Both films are available to stream on Disney+ and Scott has since enjoyed a long career in television directing, mostly for ABC. Janover went into teaching screenwriting at UCLA and the pesky kids turned up in such diverse fare as Married… With Children and the 1997 horror flick Wishmaster.
Kung Fu: The Next Generation (CBS): Fifteen years after the original series made its bow, Kung-Fu: The Next Generation followed the adventures of Kwang Chai Caine’s great-grandson (also named Kwang Chai Caine) and his son, Johnny. Estranged from his father, Johnny (played by Brandon Lee) has reluctantly fallen into a life of crime, egged on by his pal Mic (the ever-watchable Miguel Ferrer), and is caught red-handed by the police.
Instead of locking him up, the police call in Caine, a pillar of the community, and entrust him with his son’s keeping, sure that he will pass on the teachings of his ancestor – who appears as a ghost at one point – and set him on the straight and narrow.
Although they repeat the error of the first series and cast a white man as Kwang Chai Caine (Israeli actor David Darlow), the inclusion of Lee was a positive and hopes were high that the next generation star would front a successful series. A sixty-minute pilot was aired in June 1987 as part of The CBS Summer Playhouse but critics found it “just plain boring” and the eventual series never materialised.
Peggy Sue (ABC): Peggy Sue Got Married was a 1986 Francis Ford Coppola movie starring Kathleen Turner that suffered from its similarities to the concurrently-released Back to the Future but still earned enough plaudits (and money at the box office) that it was considered a success.
The proposed series would have followed Turner’s character Peggy Sue Bodell as she relived her teenage years, aware that the slightest deviation from how things were could change how things will be (and no doubt deciding to do it anyway).
With the movie’s writers Jerry Leichtling and Arlene Sarner on board, Columbia Tristar put the project into development but it never got as far as the pilot stage. Leichtling and Sarner found it difficult to follow up their big hit and it wasn’t until 1990 that they received their next writing credit, on The Earth Day Special.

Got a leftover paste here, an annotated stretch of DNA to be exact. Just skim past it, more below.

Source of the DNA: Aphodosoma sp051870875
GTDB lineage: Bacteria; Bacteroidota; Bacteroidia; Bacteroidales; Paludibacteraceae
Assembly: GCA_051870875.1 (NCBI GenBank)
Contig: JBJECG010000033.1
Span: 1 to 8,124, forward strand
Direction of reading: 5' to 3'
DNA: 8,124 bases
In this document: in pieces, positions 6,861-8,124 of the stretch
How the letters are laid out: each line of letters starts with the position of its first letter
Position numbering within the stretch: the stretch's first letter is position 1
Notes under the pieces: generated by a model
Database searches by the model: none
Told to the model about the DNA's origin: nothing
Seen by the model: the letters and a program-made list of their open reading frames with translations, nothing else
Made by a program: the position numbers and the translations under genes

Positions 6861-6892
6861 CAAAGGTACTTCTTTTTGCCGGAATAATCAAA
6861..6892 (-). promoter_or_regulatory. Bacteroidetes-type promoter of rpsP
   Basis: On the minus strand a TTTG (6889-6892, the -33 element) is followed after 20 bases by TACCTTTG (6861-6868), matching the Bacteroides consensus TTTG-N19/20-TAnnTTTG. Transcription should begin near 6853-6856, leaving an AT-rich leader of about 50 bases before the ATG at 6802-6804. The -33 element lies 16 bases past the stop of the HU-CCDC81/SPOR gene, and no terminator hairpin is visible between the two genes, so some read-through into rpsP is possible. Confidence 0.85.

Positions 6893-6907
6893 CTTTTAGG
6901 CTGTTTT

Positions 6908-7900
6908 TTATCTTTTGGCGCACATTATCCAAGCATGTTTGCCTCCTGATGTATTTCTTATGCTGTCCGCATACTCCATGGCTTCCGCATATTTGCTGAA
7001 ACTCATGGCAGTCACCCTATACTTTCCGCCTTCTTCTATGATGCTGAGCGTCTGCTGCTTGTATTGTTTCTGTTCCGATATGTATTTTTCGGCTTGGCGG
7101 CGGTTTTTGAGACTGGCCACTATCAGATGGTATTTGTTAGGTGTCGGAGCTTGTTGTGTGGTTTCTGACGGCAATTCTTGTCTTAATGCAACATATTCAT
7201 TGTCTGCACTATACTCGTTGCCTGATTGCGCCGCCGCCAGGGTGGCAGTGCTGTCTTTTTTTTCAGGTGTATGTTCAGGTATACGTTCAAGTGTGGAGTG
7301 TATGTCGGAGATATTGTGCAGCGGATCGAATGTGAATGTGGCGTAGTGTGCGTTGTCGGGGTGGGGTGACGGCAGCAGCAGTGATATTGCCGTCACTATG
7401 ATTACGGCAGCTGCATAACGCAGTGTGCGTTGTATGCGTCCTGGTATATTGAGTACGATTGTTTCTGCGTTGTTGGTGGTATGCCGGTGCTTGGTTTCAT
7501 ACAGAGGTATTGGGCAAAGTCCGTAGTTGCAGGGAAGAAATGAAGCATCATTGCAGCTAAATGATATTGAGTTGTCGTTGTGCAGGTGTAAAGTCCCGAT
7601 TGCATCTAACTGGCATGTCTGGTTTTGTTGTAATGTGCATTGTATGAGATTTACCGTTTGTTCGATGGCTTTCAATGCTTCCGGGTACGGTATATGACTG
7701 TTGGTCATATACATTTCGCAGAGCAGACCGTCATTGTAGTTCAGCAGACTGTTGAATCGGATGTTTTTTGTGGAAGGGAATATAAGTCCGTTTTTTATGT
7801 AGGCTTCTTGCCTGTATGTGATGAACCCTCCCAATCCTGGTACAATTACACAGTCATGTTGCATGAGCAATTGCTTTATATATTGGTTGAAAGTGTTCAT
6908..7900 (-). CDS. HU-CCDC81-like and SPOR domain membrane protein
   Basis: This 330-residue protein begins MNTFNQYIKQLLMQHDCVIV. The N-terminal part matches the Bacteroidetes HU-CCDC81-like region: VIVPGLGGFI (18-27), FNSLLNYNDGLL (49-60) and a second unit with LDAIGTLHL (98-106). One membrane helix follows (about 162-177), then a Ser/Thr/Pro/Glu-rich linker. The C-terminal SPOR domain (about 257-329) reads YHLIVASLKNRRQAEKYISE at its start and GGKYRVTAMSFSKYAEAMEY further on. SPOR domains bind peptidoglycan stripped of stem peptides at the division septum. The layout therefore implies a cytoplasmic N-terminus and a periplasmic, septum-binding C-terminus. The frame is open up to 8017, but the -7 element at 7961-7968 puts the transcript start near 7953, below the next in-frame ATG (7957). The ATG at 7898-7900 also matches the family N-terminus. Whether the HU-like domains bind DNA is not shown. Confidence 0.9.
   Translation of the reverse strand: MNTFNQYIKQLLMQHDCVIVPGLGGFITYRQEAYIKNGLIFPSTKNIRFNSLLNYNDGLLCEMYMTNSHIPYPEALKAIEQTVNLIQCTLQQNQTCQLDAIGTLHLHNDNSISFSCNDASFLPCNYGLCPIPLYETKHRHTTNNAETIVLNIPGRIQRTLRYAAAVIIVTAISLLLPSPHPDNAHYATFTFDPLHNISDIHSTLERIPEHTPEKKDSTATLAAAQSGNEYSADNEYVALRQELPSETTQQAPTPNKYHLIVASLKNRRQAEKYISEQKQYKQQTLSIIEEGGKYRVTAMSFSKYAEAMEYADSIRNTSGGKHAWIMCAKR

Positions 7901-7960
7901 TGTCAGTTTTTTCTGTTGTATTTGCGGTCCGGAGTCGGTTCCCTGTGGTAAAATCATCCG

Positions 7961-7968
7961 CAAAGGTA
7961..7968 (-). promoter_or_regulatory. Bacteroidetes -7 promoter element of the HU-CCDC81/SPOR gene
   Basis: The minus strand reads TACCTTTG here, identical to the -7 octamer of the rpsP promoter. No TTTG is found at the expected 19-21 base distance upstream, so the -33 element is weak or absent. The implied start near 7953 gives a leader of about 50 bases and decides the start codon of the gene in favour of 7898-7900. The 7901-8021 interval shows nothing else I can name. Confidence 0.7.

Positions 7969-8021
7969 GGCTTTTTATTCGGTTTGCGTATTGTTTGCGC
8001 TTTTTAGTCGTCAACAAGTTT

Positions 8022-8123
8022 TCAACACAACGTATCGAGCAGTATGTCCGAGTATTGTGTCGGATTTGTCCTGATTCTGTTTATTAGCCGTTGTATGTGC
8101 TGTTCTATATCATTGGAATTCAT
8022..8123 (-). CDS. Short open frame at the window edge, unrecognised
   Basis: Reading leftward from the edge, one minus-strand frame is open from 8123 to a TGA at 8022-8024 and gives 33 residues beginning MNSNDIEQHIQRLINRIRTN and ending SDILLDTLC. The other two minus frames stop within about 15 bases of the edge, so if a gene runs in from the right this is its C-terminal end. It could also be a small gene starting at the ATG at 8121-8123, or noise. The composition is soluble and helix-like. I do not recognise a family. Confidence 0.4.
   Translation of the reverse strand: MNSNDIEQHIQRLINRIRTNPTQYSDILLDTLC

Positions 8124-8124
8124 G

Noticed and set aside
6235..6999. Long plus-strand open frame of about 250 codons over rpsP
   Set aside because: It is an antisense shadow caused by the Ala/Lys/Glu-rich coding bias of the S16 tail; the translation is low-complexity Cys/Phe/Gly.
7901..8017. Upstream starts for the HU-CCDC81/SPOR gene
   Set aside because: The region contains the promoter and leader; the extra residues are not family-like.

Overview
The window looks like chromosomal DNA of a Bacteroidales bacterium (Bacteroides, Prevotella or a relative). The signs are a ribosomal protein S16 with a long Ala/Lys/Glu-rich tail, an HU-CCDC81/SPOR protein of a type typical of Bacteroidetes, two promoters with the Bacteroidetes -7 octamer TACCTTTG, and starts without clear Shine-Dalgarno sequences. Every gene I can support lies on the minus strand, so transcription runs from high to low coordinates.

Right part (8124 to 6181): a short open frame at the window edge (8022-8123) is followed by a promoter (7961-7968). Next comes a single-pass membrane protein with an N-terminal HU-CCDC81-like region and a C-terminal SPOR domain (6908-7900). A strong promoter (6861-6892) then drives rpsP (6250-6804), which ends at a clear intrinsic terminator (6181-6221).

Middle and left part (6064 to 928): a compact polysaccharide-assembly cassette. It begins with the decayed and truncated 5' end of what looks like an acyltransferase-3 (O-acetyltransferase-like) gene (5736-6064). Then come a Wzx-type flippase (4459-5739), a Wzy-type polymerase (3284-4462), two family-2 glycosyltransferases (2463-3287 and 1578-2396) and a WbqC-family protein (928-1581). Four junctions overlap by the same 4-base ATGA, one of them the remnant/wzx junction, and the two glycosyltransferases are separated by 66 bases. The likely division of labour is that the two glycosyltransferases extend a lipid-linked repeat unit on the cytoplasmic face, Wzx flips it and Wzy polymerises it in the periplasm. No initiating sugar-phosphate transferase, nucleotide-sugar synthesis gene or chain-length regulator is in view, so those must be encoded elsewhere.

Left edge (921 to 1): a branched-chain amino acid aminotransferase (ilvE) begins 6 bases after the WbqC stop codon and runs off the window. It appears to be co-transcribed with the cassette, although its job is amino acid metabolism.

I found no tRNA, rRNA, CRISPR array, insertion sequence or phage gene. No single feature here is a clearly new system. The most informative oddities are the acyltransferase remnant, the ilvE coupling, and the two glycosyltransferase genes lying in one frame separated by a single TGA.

Cameo by Night (NBC): An unusual concept, which played on the burgeoning popularity of the hard rock renaissance led by Bon Jovi and Guns ‘n’ Roses, Cameo by Night saw a timid police secretary go undercover as Cameo, a sultry rock fan, to solve a series of murders that had plagued the local scene. Sela Ward, who had come to notice in the short-lived naval drama Emerald Point NAS, plays the dual role, aided by Thomas Ryan as Sorry Eddie, and under the auspices of Justin Deas’s Detective Bellflower.
Written by a pre-X-Files Chris Carter, the pilot episode of Cameo by Night aired as part of NBC Sunday Night at the Movies, and despite gaining decent ratings – the slot was usually to be found in our around the top twenty rating shows of the season – it was passed over for consideration as a series, possibly due to the limited nature of Cameo’s undercover activities.
Carter, of course, soon found fame and fortune (although non-X-Files successes were few and far between), while Ward would go on to win awards for her soap work and have a recurring role in House, but you’ll struggle to see their early work in this picture, which has all but vanished. The brief, erm, cameos you can find look quite exciting though…
Next on The Telephemera Years: Saturday morning cartoons! Including mice and miaow-munchers!